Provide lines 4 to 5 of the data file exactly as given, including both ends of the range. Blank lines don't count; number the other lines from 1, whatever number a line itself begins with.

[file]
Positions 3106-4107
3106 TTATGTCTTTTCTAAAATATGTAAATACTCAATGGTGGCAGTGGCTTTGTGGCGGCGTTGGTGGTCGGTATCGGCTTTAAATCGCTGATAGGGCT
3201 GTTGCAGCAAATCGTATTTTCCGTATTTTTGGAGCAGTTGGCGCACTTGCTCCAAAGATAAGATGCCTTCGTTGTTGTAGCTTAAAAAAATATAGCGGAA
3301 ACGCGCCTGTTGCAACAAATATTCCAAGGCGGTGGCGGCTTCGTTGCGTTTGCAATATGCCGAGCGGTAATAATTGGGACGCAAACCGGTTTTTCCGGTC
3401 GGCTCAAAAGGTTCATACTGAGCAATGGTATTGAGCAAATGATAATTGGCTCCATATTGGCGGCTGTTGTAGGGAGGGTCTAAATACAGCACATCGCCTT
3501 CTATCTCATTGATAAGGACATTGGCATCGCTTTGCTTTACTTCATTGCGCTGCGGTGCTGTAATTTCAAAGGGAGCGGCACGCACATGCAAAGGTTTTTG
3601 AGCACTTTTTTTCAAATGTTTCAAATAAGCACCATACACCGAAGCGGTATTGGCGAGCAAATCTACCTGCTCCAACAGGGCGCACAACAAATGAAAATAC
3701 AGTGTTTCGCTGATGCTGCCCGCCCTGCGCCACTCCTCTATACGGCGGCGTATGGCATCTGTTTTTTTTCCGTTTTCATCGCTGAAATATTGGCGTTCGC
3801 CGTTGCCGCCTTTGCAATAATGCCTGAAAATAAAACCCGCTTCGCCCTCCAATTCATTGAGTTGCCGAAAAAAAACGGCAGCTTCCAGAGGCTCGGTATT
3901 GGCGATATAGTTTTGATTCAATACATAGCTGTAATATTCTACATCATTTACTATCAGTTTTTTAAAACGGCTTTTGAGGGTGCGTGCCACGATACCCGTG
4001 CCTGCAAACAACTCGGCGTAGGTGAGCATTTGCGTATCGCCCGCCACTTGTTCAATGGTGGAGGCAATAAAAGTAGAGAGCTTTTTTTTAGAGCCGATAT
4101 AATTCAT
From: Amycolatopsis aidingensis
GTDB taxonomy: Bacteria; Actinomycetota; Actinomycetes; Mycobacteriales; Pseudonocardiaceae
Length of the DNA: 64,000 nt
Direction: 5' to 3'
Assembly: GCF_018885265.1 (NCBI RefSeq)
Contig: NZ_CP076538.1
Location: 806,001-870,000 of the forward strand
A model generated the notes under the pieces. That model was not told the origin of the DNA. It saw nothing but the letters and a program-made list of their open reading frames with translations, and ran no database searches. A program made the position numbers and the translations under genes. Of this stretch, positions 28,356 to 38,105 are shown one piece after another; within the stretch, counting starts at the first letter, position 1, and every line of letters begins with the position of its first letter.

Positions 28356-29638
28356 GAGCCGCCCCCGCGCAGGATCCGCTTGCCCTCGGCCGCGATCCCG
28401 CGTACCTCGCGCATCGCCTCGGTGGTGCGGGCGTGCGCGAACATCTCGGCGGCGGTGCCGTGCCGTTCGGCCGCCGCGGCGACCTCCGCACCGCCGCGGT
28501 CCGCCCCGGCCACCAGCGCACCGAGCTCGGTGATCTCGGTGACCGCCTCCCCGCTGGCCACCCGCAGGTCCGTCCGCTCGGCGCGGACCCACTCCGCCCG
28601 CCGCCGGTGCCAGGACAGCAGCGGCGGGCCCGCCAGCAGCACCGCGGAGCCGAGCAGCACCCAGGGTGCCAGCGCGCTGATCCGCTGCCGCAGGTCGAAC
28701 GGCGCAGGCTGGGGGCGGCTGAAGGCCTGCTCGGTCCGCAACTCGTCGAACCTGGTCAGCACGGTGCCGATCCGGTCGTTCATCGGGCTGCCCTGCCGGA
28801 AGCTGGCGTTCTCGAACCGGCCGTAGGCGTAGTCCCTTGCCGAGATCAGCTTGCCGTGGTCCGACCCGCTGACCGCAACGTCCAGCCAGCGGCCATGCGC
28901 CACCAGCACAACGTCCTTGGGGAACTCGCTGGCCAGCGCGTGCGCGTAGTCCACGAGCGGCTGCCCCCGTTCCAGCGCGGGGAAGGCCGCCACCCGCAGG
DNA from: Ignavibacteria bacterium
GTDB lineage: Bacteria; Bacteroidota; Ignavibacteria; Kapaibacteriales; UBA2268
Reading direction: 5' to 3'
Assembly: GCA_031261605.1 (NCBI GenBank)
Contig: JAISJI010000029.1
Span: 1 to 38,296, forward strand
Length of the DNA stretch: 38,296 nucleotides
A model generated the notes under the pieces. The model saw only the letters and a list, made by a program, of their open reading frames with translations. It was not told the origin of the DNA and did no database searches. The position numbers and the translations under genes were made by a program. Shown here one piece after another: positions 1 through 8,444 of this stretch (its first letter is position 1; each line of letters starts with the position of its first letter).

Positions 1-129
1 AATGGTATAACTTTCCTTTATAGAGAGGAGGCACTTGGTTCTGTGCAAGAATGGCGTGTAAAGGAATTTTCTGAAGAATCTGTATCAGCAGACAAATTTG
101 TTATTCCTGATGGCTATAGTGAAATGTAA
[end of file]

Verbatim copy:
3301 ACGCGCCTGTTGCAACAAATATTCCAAGGCGGTGGCGGCTTCGTTGCGTTTGCAATATGCCGAGCGGTAATAATTGGGACGCAAACCGGTTTTTCCGGTC
3401 GGCTCAAAAGGTTCATACTGAGCAATGGTATTGAGCAAATGATAATTGGCTCCATATTGGCGGCTGTTGTAGGGAGGGTCTAAATACAGCACATCGCCTT